Michael Pollan’s food advice hits the big screen
Michael Pollan’s diet advice book In Defense of Food — which is also a polemic, and a history, and a critique of scientism — now has new life as a documentary. It won the Grand Prize at the Prague International Life Sciences Film Festival, and will air on PBS on Dec. 30. I’m biased, because I helped out a little (on the early stages of the script), but it’s pretty darn good.
The diet advice Pollan gives is simple: Eat food. Not too much. Mostly plants. Unpacking those now-celebrated exhortations, however, takes a fun two hours in the documentary, directed by Michael Schwarz.
The premise is that we’ve shifted to a radically different diet than the one our bodies evolved to handle, and it’s making us sick. Human health is improving in a lot of ways, but it’s clear that our modern diet is a disaster. Human nutrition is incredibly complex, and there’s a gigantic industry of diet book writers and food companies that make a lot of money zeroing in on one tiny point in all that complexity and selling it as a hot new fix (bulletproof coffee!) or the latest evil to avoid (gluten!). But if we zoom out and look at what we actually know with some certainty, it just boils down to: Eat food. Not too much. Mostly plants.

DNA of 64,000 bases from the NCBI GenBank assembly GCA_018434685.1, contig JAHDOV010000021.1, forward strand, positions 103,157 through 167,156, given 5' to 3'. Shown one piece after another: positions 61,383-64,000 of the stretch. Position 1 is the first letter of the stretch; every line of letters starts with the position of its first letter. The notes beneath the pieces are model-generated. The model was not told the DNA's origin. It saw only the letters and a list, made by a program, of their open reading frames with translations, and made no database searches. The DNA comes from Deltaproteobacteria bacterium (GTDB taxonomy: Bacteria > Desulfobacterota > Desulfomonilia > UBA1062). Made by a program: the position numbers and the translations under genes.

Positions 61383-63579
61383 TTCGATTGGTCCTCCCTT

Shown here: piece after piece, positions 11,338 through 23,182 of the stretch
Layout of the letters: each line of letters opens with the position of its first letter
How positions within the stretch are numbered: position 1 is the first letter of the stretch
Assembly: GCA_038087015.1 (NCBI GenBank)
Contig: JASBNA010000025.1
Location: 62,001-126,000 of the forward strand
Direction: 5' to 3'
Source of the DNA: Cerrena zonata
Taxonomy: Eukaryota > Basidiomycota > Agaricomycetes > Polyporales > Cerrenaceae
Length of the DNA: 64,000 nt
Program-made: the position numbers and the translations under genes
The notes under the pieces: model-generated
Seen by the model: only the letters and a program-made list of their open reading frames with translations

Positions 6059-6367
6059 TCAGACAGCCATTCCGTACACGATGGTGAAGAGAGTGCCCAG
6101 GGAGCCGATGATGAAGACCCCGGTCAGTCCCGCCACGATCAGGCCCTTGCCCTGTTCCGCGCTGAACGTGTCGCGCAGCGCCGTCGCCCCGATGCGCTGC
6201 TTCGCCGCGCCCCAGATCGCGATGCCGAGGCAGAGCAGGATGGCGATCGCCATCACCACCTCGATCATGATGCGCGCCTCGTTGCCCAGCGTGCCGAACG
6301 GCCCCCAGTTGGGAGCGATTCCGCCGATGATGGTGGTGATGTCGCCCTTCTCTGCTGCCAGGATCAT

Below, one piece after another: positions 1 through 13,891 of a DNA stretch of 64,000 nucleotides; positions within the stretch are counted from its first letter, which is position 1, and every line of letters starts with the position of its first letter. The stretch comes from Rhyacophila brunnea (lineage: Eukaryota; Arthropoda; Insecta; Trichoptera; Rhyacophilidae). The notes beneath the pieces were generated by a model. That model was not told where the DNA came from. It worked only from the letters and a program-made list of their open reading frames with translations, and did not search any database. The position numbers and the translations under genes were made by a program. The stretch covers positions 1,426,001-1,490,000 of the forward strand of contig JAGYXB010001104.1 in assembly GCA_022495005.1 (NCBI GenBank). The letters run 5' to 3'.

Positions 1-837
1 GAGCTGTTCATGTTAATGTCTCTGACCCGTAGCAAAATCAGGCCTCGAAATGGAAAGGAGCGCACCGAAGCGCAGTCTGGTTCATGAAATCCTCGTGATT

In Defense of Food started as a magazine article, turned into a book, spawned several editions of pithy Food Rules, and generated a hilarious lecture, in which Pollan reveled in the ridiculousness of the marketing claims of “edible food-like substances,” the ultra-processed foods that he says no longer can accurately be called food. The documentary draws from all these previous incarnations, incorporating portions of the lecture and making use of Maira Kalman’s art from Food Rules.
Perhaps my favorite part of the film is the exhortation to shift our culture so that it guides us toward healthy options, but also toward fellowship, pleasure, and community around the table. In the documentary, Pollan says, “As powerful and wonderful as science is, culture also can teach us how to eat. And so far, until science makes the breakthroughs is needs, culture is the best guide we have.”
Culture, yes — and politics. Culture and science are vital, but unless people have the money to eat well, they won’t matter at all. If everyone living in the rich Western world had the time and money to buy fresh vegetables a couple times a week, rather than defaulting to the fast, cheap, and hyper-caloric Western diet, we’d surely save lives, not to mention billions in medical costs.